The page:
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We are moving to a third party help desk supplier (@thirdparty.com) while keeping the internal email address helpme@mycompany.com. We both use Exchange

We will add an exchange rule to forward all emails to helpme@mycompany.com to helpthecustomer@thirdparty.com meaning everyone internally will still see the old address.

Management want all return emails from the help desk email helpthecustomer@thirdparty.com to look like they actually come from helpme@mycompany.com

I don't want to change the email address of the return email, just to header, so it looks like it came from helpme@mycompany.com

I've read countless Exchange documentation but can't find anywhere that will allow me to do it. Can anyone help, is this even possible?

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Based on your question it looks like you are missing some email routing knowledge, so this answer might be somewhat longer.

When an email is send out, the email server which send out the email is responsible for adding the "reply to address". So if you forward emails to the 3rd party company, and they send out answers, they are responsible to creating the correct "reply to address". So they might use helpme@mycompany.com when they send out the answer and need to configure it in there environment. BUT if you use antispam technicians like SPF (or DKIM, but I think based on your posting only SPF might be used. So DKIM is only added for completeness) you need fully allow the remote company to send emails in your name, that means you need to add there mail servers to your SPF record. Some companies do that, some others do not really like the idea that a remote company can send all kind of emails in there name. Its mostly up to your management. For some companies this is also a legal question (who is archiving the send emails if something happen and you need a proof what was send / done when).

I also wouldn´t give the remote company so much power that it would be hard to leave them. I would give them access to your Exchange server and they can work with an shared mailbox directly on your server to send out emails (e.g. via OWA). If they use a 3rd party HelpDesk troubleshooting system (e.g. Vera, OTRS, ...) then you might come up with a POP3 or IMAP implementation. Then the remote company can deal with the emails but you still have full control over the connection and if something happen, you still can pull the plug.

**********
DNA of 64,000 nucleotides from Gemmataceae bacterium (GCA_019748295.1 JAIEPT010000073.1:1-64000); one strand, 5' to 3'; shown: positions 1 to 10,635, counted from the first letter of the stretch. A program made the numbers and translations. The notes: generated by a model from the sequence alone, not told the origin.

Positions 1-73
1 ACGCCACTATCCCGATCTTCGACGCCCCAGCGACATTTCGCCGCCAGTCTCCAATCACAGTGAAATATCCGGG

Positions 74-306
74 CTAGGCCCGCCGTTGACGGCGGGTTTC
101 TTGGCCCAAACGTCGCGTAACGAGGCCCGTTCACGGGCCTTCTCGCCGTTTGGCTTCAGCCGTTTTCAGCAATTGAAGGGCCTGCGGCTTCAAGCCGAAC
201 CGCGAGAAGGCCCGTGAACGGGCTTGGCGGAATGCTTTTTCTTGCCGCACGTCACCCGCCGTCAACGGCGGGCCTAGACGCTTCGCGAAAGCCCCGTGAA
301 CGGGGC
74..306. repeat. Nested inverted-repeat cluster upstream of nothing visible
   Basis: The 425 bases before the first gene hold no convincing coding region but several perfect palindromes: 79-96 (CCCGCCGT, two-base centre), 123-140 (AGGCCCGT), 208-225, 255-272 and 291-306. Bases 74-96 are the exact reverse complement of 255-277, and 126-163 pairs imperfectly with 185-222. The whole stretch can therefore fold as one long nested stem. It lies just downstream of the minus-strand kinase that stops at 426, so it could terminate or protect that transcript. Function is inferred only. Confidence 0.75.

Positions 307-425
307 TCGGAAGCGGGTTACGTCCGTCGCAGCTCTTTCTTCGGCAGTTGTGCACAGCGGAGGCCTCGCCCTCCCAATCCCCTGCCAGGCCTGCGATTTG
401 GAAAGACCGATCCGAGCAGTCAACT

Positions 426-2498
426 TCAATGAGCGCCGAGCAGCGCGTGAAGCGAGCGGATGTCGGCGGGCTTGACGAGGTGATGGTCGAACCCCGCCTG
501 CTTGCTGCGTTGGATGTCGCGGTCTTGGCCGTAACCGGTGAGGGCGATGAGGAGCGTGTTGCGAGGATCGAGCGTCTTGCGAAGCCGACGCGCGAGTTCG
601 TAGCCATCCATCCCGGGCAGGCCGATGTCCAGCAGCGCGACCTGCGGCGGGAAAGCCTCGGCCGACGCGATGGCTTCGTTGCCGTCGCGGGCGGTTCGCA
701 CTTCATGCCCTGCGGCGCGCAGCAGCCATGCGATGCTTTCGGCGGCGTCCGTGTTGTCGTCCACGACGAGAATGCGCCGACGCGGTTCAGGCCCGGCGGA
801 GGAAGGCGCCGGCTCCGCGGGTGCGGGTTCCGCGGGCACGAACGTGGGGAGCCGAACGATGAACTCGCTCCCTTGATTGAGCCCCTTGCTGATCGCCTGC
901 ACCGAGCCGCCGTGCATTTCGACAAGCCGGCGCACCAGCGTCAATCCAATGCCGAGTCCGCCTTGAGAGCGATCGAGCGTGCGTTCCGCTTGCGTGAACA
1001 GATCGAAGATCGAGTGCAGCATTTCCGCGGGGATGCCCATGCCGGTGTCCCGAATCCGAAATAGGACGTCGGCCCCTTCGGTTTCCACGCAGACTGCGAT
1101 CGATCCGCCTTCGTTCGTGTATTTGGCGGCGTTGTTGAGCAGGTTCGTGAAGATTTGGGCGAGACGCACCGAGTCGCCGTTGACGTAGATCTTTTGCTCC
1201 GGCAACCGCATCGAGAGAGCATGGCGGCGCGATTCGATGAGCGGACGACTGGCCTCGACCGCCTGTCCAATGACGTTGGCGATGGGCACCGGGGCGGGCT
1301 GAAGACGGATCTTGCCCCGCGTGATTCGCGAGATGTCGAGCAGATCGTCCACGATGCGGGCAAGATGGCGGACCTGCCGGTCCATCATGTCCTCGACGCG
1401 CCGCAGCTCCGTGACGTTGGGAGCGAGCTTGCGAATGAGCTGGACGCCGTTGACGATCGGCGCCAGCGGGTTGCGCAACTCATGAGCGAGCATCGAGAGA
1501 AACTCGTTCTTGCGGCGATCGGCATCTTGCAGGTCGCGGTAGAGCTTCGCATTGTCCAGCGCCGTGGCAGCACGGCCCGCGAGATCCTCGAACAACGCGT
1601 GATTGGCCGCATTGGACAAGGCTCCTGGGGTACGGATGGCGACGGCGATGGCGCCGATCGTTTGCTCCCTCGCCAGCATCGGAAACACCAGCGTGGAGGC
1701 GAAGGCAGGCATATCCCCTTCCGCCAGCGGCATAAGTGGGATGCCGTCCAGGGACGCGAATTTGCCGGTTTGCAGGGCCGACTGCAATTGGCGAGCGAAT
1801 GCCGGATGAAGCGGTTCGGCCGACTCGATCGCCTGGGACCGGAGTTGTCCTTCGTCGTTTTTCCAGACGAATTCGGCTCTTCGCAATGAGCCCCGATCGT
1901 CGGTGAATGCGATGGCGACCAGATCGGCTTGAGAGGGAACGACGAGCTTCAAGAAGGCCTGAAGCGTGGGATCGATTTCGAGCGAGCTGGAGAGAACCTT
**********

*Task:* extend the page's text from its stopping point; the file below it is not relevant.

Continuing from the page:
Side note: Every email has a so called email header, and every user is able to check that. Inside the header you can see the servers which where used to send the email. So skilled persons are still able to see that the email wasn´t send via your mailserver.

But if you really need to rewrite an incoming email address, you can implement an Microsoft Exchange Edge server and use Address rewriting (start here). Microsoft described it as:

Address rewriting in Exchange Server 2016 modifies the email addresses of senders and recipients in messages that enter [...] your organization through an Edge Transport server. [...] The primary reason for address rewriting on inbound messages is to deliver messages to the correct recipient. The address rewrite entry, which you create, specifies the internal addresses (the email addresses you want to change) and the external addresses (the final email addresses you want). [...] You can create address writing entries for a single user (chris@contoso.com to support@contoso.com), a single domain (contoso.com to fabrikam.com), or for multiple subdomains with exceptions (*.fabrikam.com to contoso.com, except legal.fabrikam.com).

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  • You are welcome. Please choose the correct community (ServerFault) the next time for admin questions, so that we do not need to migrate the question :-).
    – BastianW
    Sep 6, 2017 at 21:11

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